poetic nationalism

Daufridi said, very softly, “It is unwise to love anyone or anything too greatly, de Talair. People die, things are taken from us. It is the way of our lives in this world.”

“I have reason to know this. I have lived twenty-three years with that truth.”

“And have therefore moderated your passions?”

“And am therefore resolved that I will not live through the death of my country as I endured the death of the woman I loved.”

It would be obtuse to point out how uneasy such sentiments — even by known, loved characters, from stories we remember — make me now, and for good reason. Even before our current state of national affairs, asking us to make the leap from love of people to love of the place they call home, and the customs that shape that place as unique, is…fraught.

But I keep coming back to it. Uneasily, a little sheepishly, I admit that the stories I value most have that strong current of love of (fictional) country in them. Hell, most of them are even named after the countries in question. Ursula K. LeGuin’s Malafrena. Guy Gavriel Kay’s Tigana. In each instance, the main characters love people, but more than people they love place. And not just the receding knife-points of mountains, or the mirror of a lake, but the customs of the area that mark that place as different from all others.

Of course though — and I regret that I do this now, take things apart this way now; while necessary it is an unpleasant way to look at literature or media of any form; constantly dissecting — in each instance stated above, the characters embracing these poetically nationalist sentiments were of the aristocracy. Landed gentry, in the case of Piera and Itale of Malafrena, and the prince in the case of Alessan of Tigana. Neither author, I don’t believe, asks us to suspend our knowledge of the limits of such sentiments. Both books feature poorer people saying, essentially, that it doesn’t matter who’s in power, the rivers will still flood and life will still be hard. Etc. But their less poetic realities aren’t allowed to eclipse the flowery, insistent love of the landed aristocracy (dispossessed or otherwise) for the lands they call theirs.

I hate that I see that, as an adult looking back on tales I loved. I hate that I can look on my favorite quote from Malafrena, retrieved again and again with love:

“Is it so easy?” he said after so long that Itale, befogged with exercise, fresh air, beer, and well-being, was not sure what he was talking about. “You set out…you set out to make yourself. To make the world. All the things you must do, and see, and learn, and be, you must go through it all. You leave home, come to the city, travel, miss nothing, experience it all, you make yourself, you fill the world with yourself and your purposes, your ambitions, your desires. Until there’s no room left. No room to turn around.”

“There is, here,” Itale put in. “I told you. I’m as empty as that beer-jug. Air, sunlight, silence, space.”

“That won’t last.”

“It will. It’s we who don’t last.”

Estenskar leaned against the doorway, gazing out into the country darkness.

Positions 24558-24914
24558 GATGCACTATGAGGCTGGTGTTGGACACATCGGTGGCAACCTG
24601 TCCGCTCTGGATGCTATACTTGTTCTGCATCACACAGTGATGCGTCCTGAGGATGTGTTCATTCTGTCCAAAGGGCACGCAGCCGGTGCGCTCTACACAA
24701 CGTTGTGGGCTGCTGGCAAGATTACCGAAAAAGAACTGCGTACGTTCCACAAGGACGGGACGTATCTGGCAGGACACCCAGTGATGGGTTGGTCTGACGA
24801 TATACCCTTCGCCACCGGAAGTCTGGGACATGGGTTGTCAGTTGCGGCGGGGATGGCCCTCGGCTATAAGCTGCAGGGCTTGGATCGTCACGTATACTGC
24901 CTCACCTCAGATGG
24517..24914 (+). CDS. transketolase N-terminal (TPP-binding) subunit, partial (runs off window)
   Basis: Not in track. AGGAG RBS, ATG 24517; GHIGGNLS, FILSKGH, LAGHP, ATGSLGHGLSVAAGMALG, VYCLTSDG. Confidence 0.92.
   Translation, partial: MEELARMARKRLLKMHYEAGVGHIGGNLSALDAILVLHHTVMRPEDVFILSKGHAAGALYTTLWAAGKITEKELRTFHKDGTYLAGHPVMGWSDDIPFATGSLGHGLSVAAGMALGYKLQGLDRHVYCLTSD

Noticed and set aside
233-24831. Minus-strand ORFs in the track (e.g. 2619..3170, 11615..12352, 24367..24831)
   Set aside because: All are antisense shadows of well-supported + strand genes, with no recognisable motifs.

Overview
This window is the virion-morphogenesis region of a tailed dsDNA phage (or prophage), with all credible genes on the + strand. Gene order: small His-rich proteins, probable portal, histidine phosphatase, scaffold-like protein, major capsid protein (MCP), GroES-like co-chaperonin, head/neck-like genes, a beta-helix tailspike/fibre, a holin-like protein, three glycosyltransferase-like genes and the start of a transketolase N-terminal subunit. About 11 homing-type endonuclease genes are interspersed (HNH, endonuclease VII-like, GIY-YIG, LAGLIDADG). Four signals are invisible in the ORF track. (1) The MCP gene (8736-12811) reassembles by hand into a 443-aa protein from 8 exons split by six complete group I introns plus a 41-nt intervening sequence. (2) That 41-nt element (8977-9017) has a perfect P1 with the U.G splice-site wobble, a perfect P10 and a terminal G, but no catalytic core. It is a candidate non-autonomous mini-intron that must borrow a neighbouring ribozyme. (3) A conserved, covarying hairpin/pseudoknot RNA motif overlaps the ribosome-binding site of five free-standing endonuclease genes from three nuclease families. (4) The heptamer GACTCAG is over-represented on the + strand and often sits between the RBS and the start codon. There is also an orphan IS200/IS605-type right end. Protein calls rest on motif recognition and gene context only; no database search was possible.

“Now that I know that I can’t choose,” he said, “now that I’ve finally learned that there are no choices, that I can’t make my way and never could, that it was all deceit and conceit and waste–now that I’ve given up trying to make my way, I can’t find it, I can’t hear the voice. I’m lost. I went too far and there’s no way home.”

–and question whether Estenskar’s idea of home and country remotely lines up with what the uncelebrated, unquoted people of the city think of as home and country. Estenskar, himself as much a poet as Bertran de Talair, and with a similar reputation for moving the masses to action with his words on often political topics, nevertheless speaks — his hard times notwithstanding — from a very different place than most of the populace of Malafrena (which serves as a fictional country straining under the rule of the Austro-Hungarian Empire, FYI). The mountain ranges and alpine villages and lakes and quaint country customs he writes of with, yes, love, are as accessible to him as the thronged city streets of pseudo-Vienna. Like Hemingway thumping on about Africa from the north woods of Michigan, it’s easy to sing the praises of Somewhere Else when you can afford to leave, and to pine for Somewhere Else once you have left. Even when your vaunted otherwhere is somewhere you claim, loftily, as home.

For the people who cannot leave, the rose-tinted glasses of distance aren’t a lens through which they get to look. For the people who cannot leave, poems urging them to rise up in the streets and slay those who would rule over them aren’t just words to hoist glasses to in taverns. They’re verses that can and will get them killed. In their homes, sometimes. In front of their families.

When we are asked to believe in the countries of fictional characters, and especially when the vast majority of characters we are shown from the countries in question are appealing and lovable, it can be easy — it feels good — to take them at their word. But when you put the book down and see such sentiments reflected in the real world, about your own country, it doesn’t feel good anymore.

And that sucks. It is a necessary and important resignation to make, I suppose, as someone who lives in the world, but it sucks. We want — I want — to believe in Tigana, in Malafrena, as places as beautiful and deserving of awe and affection as the characters who live there believe them to be. But the characters have time to write about their love of country only because they have the money and leisure with which to do so. And blind flag-waving is dangerous. And you have to be living under a rock not to see the consequences of that playing out today.

It makes the magic on the page less magical, honestly. Necessarily so.

 

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